The Securities and Exchange Commission just asked a judge to hold Tesla CEO Elon Musk in contempt for reckless tweeting and violating the settlement stemming from Musk’s “420-funding-secured” episode. (Contempt filing here.)
Musk settled with the SEC in September 2018 in response to a dubious $70 billion privatization claim. He had to step down as Tesla chairman for three years and pay a $20 million fine. Tesla also paid a $20 million fine, and adopted new governance rules, including the addition of a securities expert/Twitter censor to prevent less-than-accurate and potentially market-moving social media statements.
Yet Musk is still engaged in brinksmanship with the SEC.
Last week Musk tweeted, “Tesla made 0 cars in 2011, but will make around 500k in 2019.”
You’d have to call that 500,000 figure aspirational; that’s 10,000 vehicles a week, an unreachable rate at this moment. The SEC called it “inaccurate.”
Musk walked the claim back a few hours later, tweeting that Tesla’s annualized production rate at the end of 2019 would be about 500,000 cars, while the total number deliveries for 2019 was still forecast at roughly 400,000.
Musk went on to taunt the SEC once again, tweeting: "SEC forgot to read Tesla earnings transcript, which clearly states 350k to 500k. How embarrassing..."
The SEC claims that, contrary to the settlement, “Musk’s tweets have been reviewed after their publication," but "Musk did not seek or receive pre-approval prior to publishing this tweet, which was inaccurate and disseminated to over 24 million people," according to the SEC filing.
The SEC goes on to claim, "For all the reasons stated, the SEC respectfully requests that the Court enter an order to show cause why Defendant Elon Musk should not be held in contempt of the Court's October 16, 2018 Final Judgment."
A civil contempt violation can potentially result in a fine, imprisonment, or an officer and director bar. Tesla stock is down 3.6 percent in after-market trading.
Tesla is going to need capital to grow. SEC investigations inhibit its ability to raise capital in public markets.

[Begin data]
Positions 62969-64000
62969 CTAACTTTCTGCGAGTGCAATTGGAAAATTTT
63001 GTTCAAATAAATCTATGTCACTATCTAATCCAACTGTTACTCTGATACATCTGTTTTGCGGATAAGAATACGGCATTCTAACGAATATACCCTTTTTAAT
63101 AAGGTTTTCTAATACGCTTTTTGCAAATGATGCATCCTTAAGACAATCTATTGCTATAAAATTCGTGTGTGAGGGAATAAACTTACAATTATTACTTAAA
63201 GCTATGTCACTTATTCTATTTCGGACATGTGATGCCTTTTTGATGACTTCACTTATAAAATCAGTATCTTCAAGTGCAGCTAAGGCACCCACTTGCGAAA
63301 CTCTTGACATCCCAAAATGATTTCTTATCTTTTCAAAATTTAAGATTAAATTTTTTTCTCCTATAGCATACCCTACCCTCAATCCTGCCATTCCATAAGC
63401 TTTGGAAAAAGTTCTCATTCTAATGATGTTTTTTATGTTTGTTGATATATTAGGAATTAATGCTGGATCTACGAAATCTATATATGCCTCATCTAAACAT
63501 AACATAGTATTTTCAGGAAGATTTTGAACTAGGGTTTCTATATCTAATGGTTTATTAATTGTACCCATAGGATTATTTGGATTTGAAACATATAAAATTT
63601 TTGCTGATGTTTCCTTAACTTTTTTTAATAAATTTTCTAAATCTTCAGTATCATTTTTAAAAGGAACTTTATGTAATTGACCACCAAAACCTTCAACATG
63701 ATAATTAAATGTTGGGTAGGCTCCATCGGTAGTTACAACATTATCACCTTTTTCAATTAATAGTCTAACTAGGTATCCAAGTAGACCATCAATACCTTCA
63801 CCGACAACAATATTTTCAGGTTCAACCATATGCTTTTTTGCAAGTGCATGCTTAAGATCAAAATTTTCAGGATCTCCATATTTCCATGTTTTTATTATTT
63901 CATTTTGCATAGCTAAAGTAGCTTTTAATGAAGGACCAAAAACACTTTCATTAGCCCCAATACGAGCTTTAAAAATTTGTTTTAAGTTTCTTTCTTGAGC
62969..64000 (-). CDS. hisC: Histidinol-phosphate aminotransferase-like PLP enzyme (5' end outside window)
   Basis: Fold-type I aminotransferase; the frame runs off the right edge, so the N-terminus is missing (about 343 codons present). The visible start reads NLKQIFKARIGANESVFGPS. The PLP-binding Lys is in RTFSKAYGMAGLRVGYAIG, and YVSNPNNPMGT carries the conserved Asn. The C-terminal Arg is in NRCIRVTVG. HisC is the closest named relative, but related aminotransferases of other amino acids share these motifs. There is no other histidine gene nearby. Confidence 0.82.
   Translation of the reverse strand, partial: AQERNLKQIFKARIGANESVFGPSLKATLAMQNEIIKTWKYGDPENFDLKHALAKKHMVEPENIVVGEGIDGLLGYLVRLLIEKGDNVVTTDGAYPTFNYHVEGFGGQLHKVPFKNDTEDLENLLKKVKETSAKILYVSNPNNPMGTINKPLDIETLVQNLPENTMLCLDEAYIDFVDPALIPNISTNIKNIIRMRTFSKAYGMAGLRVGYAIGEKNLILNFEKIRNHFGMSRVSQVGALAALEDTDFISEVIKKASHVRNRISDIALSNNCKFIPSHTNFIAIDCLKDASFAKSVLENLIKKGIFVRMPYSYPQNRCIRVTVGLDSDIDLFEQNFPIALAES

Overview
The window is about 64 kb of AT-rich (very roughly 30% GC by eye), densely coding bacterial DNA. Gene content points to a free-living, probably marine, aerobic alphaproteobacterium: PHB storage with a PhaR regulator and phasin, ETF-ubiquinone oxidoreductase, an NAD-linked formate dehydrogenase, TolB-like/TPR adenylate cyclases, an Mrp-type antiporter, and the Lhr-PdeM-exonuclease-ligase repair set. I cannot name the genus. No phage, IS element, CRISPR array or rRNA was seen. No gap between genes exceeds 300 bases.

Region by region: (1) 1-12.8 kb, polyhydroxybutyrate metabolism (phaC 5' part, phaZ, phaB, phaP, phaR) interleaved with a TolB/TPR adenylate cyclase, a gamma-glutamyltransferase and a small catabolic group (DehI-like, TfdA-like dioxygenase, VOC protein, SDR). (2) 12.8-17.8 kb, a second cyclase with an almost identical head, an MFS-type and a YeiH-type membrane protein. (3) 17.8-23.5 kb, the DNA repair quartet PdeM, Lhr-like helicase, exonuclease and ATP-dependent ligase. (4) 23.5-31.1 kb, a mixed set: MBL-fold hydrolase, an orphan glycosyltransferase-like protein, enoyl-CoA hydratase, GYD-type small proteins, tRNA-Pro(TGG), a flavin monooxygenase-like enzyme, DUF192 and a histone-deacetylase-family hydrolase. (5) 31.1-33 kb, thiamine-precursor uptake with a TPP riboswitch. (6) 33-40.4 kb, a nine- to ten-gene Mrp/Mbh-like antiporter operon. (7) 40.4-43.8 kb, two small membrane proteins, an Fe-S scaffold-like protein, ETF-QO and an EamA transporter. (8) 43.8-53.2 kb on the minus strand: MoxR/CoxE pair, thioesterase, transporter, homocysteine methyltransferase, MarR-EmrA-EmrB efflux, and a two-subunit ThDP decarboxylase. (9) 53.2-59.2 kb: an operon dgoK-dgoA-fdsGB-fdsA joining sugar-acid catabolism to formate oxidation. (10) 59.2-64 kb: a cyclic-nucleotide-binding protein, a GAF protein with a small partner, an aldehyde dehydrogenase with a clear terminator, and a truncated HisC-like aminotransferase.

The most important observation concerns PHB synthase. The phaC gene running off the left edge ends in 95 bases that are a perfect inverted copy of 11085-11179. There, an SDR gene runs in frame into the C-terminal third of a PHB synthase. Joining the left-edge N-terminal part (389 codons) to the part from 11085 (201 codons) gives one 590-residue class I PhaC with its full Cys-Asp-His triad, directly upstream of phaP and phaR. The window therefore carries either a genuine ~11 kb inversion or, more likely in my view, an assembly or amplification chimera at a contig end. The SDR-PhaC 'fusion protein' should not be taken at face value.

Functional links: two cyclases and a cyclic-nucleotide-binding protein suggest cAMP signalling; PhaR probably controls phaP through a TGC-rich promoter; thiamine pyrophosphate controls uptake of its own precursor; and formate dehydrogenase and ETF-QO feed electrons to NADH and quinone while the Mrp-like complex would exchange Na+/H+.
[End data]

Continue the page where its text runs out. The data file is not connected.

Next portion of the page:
[updated 10 a.m. PT Feb. 26] Reuters reports that Musk has until March 11 to explain why he should not be held in contempt. U.S. District Judge Alison Nathan in Manhattan issued her order one day after the SEC asked that Musk be held in contempt over tweets he made on Feb. 19 concerning Tesla’s 2019 production outlook.
This self-induced trouble comes at a treacherous time for Tesla. In order for Tesla to have a positive first quarter, a lot of pieces will have to fall into place. European and China deliveries need to ramp and make up for the de-emphasis on the U.S. market.
Meanwhile, as part of Tesla’s challenging quarter:
- Tesla has a convertible bond that will need to be settled with $920 million in cash at the end of this week.
- Consumer Reports dropped its recommendation on the Model 3 (and a number of other auto models), citing a lapse in reliability.
- Tesla’s general counsel resigned after only two months on the job.
- There are continued reports of customer service hell in the U.S., Germany and Austria.
- Enormous cash penalties could be imposed if employment targets aren't met at Tesla’s Buffalo factory.
- Tesla had layoffs affecting 7 percent of staff across the company in January.
Tesla will need some stellar sales performances in Europe and China this quarter to deliver on Musk’s promise of 50 percent growth in 2019 and quarterly profits.
Read a timeline of Tesla's privatization saga here.